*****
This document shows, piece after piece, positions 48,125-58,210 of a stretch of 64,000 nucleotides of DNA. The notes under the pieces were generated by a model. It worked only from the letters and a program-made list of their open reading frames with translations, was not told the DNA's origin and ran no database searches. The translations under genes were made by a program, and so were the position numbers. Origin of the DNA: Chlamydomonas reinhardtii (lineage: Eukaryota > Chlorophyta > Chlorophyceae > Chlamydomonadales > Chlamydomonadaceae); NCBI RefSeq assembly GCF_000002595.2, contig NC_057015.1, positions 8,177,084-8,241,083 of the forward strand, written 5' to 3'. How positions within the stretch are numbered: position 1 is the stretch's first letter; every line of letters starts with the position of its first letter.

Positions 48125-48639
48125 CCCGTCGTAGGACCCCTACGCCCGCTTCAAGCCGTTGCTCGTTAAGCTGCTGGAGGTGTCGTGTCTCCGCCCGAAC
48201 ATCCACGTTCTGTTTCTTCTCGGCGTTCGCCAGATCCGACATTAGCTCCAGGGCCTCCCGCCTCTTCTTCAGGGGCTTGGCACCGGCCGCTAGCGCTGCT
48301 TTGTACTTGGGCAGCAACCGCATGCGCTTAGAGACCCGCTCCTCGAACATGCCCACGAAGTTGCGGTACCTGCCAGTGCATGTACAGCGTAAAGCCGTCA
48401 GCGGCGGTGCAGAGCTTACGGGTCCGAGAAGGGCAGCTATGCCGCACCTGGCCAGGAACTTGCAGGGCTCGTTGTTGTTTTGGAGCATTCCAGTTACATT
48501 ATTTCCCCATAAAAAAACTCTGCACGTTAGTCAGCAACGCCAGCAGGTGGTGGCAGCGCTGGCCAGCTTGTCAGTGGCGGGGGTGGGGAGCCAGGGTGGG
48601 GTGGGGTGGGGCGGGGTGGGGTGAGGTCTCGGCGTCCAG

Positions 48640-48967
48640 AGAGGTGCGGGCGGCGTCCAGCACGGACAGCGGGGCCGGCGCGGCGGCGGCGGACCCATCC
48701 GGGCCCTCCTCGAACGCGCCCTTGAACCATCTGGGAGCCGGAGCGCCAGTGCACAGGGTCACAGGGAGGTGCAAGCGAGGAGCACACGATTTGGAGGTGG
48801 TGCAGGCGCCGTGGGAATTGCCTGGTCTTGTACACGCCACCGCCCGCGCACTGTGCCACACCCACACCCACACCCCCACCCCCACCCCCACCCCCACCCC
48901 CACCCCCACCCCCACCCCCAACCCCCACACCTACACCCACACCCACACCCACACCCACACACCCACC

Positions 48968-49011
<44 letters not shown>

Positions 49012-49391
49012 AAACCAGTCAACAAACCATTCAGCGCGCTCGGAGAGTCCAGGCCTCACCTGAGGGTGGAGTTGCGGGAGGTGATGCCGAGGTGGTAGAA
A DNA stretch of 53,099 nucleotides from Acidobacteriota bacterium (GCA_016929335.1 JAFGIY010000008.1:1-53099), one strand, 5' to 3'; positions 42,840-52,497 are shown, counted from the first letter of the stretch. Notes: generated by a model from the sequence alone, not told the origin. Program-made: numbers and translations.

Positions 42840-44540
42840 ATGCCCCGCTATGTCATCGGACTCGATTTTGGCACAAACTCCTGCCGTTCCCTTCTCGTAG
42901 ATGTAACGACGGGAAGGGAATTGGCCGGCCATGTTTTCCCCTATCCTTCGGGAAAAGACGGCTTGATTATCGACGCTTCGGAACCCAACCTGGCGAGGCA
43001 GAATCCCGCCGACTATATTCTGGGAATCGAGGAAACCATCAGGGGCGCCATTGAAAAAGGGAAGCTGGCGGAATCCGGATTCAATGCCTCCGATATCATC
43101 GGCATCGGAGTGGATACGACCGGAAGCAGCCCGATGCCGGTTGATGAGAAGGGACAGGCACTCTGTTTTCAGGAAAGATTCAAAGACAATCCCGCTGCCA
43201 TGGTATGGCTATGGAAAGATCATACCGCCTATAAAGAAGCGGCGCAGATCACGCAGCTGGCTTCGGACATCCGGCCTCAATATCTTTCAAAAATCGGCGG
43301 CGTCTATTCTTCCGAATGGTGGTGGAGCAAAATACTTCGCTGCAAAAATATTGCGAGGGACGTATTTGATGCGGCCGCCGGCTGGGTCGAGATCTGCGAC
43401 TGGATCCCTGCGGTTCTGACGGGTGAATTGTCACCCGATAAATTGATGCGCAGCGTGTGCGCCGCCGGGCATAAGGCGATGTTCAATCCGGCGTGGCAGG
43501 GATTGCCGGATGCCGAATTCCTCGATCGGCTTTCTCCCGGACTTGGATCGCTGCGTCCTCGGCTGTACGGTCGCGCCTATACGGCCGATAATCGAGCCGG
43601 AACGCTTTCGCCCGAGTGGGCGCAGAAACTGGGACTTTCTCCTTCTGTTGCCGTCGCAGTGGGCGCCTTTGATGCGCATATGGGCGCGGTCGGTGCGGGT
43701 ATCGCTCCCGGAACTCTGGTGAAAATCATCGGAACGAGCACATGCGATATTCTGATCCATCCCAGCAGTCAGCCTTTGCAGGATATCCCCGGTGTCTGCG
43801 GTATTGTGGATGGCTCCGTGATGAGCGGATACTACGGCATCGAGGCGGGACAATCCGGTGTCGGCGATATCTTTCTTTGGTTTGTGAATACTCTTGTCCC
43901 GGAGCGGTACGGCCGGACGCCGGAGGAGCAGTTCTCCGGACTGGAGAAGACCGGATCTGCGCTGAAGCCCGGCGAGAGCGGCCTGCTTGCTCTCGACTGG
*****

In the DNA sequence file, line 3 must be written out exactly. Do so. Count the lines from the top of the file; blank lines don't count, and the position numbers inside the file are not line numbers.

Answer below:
48125 CCCGTCGTAGGACCCCTACGCCCGCTTCAAGCCGTTGCTCGTTAAGCTGCTGGAGGTGTCGTGTCTCCGCCCGAAC